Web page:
This time of year work is slow.  It’s the end of summer, all of the festivals are over and everyone’s gearing up to go back to school.  Soon football season will start and a routine will ensue, but until then, freelancers all over the country are searching for things to do.

Last Sunday afternoon I sat at the kitchen table with my husband and I was a bit down.  He suggested I go do something fun, but all I wanted to do was get away.  I had an appointment Tues. morning in Kyle, so I only had about 30 hours or so before I had to be back home.  Not a lot of time for travel.

“Why don’t you just go down to the coast?” Nick asked.

Can I do that?  There’s not enough time.  “I’ll book your hotel.”  …Okay then.  I threw a few things in the car and just under four hours later, I was driving across a bridge to Port Aransas.

On the way to my hotel, I saw fishermen on the side of the road, throwing nets in shallow water.  The sun was getting low in the sky, and one fisherman in particular caught me eye.  I turned the car around and pulled over.

I introduced myself and asked Joe Alvarado (a local real-estate agent) if I could take his picture while he fished for bait.  He reluctantly agreed, and I took off my shoes and waded in the water with my camera.

Then Joe told me about a fishing spot near-by, where there would be several fishermen.  I followed him over and walked along the jetty, watching the other anglers.  Honestly, though, Joe found the best spot photographically, and I ended up shooting him again.

Like I said, the sun was getting low, and I wanted to check in to my hotel and take a walk on Port Aransas beach before dinner, so after a half hour or so, I made my exit.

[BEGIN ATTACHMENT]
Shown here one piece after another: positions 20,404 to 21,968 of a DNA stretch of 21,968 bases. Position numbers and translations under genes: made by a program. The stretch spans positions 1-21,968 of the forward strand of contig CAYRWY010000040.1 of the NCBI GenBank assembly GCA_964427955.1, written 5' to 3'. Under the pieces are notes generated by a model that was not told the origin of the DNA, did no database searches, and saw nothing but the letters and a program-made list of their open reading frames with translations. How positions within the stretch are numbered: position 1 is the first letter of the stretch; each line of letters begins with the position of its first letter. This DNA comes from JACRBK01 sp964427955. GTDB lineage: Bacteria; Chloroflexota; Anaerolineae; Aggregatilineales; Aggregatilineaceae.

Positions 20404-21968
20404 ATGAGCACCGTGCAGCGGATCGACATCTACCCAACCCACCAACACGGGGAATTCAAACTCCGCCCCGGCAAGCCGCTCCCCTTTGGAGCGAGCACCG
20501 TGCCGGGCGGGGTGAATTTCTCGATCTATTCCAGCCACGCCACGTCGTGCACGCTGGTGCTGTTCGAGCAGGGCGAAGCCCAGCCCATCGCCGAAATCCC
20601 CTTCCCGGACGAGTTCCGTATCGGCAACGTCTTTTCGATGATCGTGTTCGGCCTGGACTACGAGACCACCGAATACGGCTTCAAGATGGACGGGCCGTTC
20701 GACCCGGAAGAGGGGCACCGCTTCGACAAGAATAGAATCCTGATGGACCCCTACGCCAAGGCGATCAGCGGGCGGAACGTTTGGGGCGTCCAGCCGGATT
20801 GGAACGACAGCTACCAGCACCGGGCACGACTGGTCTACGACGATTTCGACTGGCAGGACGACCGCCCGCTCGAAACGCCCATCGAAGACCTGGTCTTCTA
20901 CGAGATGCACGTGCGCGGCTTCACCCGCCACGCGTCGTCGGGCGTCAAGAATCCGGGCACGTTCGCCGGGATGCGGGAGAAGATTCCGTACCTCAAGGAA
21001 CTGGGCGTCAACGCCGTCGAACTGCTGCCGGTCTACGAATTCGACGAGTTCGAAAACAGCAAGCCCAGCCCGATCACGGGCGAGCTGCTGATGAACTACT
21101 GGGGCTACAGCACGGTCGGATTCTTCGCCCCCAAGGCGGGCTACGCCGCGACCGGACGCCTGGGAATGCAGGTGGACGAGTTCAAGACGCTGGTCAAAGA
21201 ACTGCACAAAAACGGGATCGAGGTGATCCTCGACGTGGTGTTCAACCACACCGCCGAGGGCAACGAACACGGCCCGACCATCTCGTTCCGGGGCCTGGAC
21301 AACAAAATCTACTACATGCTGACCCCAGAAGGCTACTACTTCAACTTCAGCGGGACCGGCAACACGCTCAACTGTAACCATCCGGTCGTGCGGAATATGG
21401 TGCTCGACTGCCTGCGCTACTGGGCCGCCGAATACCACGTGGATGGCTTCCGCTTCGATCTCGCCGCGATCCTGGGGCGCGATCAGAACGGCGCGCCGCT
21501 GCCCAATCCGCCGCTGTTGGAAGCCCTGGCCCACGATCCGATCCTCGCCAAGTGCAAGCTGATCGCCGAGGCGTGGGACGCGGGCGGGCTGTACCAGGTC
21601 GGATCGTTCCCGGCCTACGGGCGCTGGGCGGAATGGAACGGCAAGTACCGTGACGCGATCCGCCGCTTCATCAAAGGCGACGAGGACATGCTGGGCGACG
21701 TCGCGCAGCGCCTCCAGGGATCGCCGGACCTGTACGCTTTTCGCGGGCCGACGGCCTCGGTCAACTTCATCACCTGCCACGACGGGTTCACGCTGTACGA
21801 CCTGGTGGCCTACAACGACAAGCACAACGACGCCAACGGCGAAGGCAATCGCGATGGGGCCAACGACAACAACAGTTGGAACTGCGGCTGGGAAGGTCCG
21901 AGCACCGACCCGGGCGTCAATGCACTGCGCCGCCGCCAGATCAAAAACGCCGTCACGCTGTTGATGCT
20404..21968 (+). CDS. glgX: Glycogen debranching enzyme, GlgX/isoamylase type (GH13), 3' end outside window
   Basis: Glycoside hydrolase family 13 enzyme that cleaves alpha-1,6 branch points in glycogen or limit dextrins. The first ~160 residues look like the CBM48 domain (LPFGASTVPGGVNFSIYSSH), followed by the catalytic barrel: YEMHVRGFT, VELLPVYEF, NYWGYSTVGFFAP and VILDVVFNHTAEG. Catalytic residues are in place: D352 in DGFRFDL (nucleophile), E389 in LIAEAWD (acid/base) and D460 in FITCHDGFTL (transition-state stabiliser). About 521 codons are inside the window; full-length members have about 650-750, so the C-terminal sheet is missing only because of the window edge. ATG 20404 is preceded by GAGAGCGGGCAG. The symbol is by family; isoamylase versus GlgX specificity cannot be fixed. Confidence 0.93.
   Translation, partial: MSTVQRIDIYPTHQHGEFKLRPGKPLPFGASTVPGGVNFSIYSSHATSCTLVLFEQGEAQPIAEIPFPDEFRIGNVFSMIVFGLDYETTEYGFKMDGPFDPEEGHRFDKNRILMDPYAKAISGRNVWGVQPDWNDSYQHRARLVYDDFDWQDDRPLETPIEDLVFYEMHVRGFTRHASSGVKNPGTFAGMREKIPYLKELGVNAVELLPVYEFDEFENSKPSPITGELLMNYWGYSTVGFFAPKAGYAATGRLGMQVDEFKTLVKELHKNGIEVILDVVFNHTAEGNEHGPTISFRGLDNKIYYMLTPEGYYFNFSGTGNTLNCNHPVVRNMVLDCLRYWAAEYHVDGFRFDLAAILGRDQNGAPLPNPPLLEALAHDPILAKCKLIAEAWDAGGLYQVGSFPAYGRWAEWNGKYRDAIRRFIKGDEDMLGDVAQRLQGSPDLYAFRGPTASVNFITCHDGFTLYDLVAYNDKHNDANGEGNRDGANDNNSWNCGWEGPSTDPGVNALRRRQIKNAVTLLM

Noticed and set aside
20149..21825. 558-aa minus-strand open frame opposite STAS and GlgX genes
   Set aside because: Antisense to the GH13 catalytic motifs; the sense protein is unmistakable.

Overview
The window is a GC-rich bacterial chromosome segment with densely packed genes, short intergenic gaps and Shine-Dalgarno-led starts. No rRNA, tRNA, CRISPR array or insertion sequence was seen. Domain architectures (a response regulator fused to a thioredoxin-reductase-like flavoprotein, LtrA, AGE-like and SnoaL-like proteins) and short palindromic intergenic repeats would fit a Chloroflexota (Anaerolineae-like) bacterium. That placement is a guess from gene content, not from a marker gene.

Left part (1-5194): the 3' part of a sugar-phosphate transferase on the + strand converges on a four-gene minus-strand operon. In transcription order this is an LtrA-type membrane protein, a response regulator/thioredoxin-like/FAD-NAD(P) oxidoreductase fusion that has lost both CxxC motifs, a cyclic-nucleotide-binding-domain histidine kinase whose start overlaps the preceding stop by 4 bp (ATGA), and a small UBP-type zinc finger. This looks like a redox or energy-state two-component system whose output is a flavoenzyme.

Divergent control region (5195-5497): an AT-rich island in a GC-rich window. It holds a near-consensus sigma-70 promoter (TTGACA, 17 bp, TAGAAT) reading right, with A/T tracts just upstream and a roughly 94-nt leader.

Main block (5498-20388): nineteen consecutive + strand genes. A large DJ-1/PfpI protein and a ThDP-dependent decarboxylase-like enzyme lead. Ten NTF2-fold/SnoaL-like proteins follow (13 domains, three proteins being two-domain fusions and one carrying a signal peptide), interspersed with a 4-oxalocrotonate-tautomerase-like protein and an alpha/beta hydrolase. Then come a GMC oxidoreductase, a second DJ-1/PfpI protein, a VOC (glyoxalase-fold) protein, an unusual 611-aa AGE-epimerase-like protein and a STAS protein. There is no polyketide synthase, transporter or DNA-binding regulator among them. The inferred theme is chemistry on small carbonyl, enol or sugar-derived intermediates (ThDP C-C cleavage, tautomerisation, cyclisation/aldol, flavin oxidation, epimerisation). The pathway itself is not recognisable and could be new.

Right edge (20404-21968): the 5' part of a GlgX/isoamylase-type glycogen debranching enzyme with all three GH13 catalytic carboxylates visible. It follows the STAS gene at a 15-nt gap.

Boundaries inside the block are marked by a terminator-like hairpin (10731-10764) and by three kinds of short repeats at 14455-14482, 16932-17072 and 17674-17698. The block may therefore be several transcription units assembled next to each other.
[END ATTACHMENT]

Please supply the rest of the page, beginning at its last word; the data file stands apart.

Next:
I checked in to the Holiday Inn Express, which was just down the street from the beach, and then took a sunset walk.

It was Sunday night, so there weren’t a lot of dining options, especially after 8:30 p.m.  I ate at Castaways Seafood and Grill, which was the only thing I could find open, and sat at the bar.  Then I returned to my hotel and tried to get some sleep before the early morning I had planned.

My alarm rang at 5:45 a.m. on Monday morning.  I got up, put on my beach clothes and got a quick breakfast in the lobby before heading over to the Jetty Boat (water taxi) to St. Jo’s Island, a wonderful, uninhabited island with natural beaches.  I love going there in the morning to watch the sun rise.  The beach is littered with seashells and you get the whole place practically to yourself.

It’s a beautiful place.  The water even seems clearer.  Click here to read a past blog post about Port A and St. Jo’s Island.

Anyway, I walked in to buy a Jetty Boat ticket and I was turned away.  The boat hit a log the day before and was closed for service.  I was so disappointed!  That’s really what I made the trip for!

It was about 6:45 a.m. and the sky was just barely getting some color.  Bummed, I went to the main beach, Port Aransas beach, and watched the sun rise.  It was spectacular!  I couldn’t help but take a lot of pictures.

The warm sky colors faded in to day and I paused to think about what I should do with my time, if I couldn’t make it to St. Jo’s.  I texted a friend, who I knew would be up that early in the morning, and he suggested that I rent a kayak and paddle over to the island.